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How to reduce menace of drug abuse, misuse in Nigeria

By Chukwuma Muanya
20 December 2018   |   3:40 am
The 2018 National Summit of the Association of Community Pharmacists of Nigeria (ACPN) has made recommendations of how to reduce the menace of drug abuse and misuse in Nigeria as well as six recipes to revive the ailing National Health Insurance Scheme (NHIS). The Summit in its resolutions endorsed by the National Chairman, ACPN, Samuel…

Drug abuse. Photo/Pixabay

The 2018 National Summit of the Association of Community Pharmacists of Nigeria (ACPN) has made recommendations of how to reduce the menace of drug abuse and misuse in Nigeria as well as six recipes to revive the ailing National Health Insurance Scheme (NHIS).

The Summit in its resolutions endorsed by the National Chairman, ACPN, Samuel Adekola, and the National Secretary, Bose Idowu, clamoured for clearly defined boundaries of operations for Patent Medicine Vendors (PMVs) and other members of the healthcare delivery system in the handling of drugs such that, the pharmacist leads drug related decisions due to superior training and knowledge of drug composition and manifestation in the human body.

The pharmacists said the role and rightful place of each health team player should be conceded to them and respected for the benefit of the general public.

The Summit therefore counseled that access to drugs should be restricted and supervised by Community Pharmacists (CPs) in every establishment.

It noted that drugs should be taken off the streets and the efforts towards advocating the prevention of drug abuse and misuse to the public via information, education and communication channels intensified.

The Summit declared that the National Drug Distribution Guidelines (NDDG) should be prioritized through political will based on the perspective that it serves the interest of the Nigerian populace on the long run.

It noted that measures should be put in place to hasten the siting and structural development of coordinated wholesale centres in the priority locations to safeguard the health of Nigerians.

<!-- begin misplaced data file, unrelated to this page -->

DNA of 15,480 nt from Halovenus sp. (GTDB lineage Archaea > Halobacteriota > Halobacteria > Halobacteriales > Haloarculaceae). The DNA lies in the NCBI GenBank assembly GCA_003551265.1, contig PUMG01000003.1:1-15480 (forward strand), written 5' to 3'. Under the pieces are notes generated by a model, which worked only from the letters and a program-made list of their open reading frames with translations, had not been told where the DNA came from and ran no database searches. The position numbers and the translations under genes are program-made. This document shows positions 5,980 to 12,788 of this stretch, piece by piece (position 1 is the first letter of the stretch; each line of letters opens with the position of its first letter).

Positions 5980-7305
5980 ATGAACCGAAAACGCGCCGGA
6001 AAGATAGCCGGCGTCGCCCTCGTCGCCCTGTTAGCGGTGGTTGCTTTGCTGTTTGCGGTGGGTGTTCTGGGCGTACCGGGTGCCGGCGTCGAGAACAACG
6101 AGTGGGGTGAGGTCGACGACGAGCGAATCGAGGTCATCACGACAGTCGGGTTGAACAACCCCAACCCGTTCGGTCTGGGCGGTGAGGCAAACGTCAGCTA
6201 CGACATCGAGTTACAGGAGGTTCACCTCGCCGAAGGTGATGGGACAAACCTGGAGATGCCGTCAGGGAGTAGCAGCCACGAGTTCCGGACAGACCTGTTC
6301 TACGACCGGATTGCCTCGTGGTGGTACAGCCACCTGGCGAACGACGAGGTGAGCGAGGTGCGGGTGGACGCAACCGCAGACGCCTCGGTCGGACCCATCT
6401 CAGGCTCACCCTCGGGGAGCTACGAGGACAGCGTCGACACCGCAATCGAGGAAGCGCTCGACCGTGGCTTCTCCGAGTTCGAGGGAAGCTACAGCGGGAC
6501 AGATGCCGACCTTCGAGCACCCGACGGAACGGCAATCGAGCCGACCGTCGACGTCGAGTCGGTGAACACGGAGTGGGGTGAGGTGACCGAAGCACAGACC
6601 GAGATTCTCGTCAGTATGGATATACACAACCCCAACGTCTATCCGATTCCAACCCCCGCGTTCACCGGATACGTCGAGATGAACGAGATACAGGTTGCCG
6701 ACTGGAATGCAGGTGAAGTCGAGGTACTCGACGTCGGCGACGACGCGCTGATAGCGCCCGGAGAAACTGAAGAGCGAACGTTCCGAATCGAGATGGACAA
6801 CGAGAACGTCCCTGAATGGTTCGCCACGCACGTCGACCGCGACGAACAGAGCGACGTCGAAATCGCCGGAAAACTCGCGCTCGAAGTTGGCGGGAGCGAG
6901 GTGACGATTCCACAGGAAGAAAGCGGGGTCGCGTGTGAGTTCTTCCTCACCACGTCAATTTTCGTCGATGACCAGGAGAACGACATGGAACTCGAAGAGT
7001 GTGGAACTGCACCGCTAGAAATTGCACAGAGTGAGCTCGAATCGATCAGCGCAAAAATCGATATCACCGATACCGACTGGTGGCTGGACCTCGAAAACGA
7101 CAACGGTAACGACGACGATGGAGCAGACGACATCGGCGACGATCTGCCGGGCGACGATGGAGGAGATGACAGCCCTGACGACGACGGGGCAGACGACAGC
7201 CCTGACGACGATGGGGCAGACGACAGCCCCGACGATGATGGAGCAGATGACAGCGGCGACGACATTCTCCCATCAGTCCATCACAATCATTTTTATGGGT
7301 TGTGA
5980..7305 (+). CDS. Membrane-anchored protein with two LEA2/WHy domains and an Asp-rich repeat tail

The Summit called for a speedy assent of the Pharmacy Act, which authorizes the establishment of Satellite Pharmacies and the support of pharmacy education in public interest.

There should be a concerted effort to improve the infrastructural amenities in the rural areas to facilitate the motivation of CPs to locate in rural settings.

The Summit critically appraised the NHIS and strongly recommended:

*Fees for services rendered by all providers should be paid directly by Health Maintenance Organisations (HMOs).

*Health insurance should be made compulsory as soon as all existing lapses are redressed.

*Pharmacist Council of Nigeria (PCN) should insist that only registered pharmacies are to be involved in the scheme.

*Fees for services should be unbundles and kept by the HMOs.

*Pharmacists’ seal on prescriptions should be made compulsory to attract payment of all services.

*NHIS should review drug prices annually in consultation with the ACPN.

The Summit encouraged ACPN leadership to continue to work with the National Agency for Food Drug Administration and Control (NAFDAC) to ensure smooth enforcement of regulatory standards in CPs and institute a workable regimen of registering orphan and service drugs using the instrumentality of NAFDAC Automated Production Administration and Monitoring System, called NAPAMS, which aimed at improving registration and monitoring of counterfeit drugs in the country.